Local Noon

Local noon is defined as the time when the Sun undergoes an upper meridian transit, crossing the imaginary great circle on the celestial sphere that joins the celestial poles and the observers’ zenith.

(left) A view of the motion of the Sun near local noon looking from the south towards the north. East is on the horizon to the right and west is on the horizon to the left. (right) A view of the Sun at local noon looking from the east towards the west. North is on the horizon to the right, and South is on the horizon to the left.

An apparent solar day is the length of time between two successive local noons. Due to the Earth’s elliptical orbit and axial tilt, the length of the apparent solar day varies throughout the year. For convenience, the mean solar day is introduced based on the motion of a ‘fictious’ sun that travels at constant speed across the sky.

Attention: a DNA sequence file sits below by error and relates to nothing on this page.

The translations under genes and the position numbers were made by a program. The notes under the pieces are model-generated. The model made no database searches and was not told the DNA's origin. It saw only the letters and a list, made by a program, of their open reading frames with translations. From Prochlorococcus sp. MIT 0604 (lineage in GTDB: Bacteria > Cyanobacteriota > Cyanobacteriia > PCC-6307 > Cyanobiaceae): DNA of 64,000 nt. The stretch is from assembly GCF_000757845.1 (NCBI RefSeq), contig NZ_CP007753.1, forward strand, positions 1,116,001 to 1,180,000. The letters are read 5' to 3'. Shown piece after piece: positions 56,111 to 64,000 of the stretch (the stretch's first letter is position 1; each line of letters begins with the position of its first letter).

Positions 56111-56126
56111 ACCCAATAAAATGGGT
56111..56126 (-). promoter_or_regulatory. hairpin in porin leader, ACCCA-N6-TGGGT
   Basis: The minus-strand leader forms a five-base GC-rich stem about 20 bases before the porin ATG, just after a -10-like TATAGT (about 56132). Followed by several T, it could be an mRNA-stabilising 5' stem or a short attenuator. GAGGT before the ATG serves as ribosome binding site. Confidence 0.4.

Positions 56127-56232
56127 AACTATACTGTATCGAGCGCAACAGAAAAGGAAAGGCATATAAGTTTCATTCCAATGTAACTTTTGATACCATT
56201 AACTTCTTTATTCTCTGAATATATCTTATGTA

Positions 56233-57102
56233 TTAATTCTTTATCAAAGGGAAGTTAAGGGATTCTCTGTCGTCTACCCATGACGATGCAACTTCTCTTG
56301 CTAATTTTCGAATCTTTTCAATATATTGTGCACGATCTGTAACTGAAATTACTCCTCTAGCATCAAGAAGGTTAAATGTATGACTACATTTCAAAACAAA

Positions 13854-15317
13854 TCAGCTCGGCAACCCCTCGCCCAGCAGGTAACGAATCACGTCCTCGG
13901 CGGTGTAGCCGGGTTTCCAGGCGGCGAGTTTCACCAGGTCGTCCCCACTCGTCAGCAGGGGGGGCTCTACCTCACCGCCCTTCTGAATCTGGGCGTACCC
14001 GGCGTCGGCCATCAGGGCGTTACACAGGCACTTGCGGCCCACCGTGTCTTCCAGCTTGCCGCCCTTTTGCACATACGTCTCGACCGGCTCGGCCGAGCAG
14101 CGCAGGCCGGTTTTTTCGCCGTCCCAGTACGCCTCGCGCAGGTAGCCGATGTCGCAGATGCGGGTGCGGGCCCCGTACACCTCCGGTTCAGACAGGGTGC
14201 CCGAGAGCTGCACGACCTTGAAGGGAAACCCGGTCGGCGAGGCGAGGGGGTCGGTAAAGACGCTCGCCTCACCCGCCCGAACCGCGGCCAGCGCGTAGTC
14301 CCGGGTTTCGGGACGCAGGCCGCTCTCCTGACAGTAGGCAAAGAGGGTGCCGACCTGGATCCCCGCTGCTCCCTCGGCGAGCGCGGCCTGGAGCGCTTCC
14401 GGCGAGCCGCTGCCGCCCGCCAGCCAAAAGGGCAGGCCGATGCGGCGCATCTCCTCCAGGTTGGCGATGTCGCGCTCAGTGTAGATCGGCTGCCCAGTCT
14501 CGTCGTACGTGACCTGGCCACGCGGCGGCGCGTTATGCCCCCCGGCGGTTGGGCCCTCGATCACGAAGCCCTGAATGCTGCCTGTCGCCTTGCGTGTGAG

Every location on the Earth falls within a particular time zone, where all clocks are set to the same mean solar time. These regions cover around 15 degrees of longitude. Countries that straddle two time zones often place the entire country in one time zone, and some countries adopt neighbouring time zones or fractional time zones (e.g. +9.5 hours) for political and/or economic reasons. An observer’s local noon will usually differ from noon measured within the time zone. Corrections must be made to timepieces, such as sundials, that rely on the actual position of the Sun to give a measurement of time.

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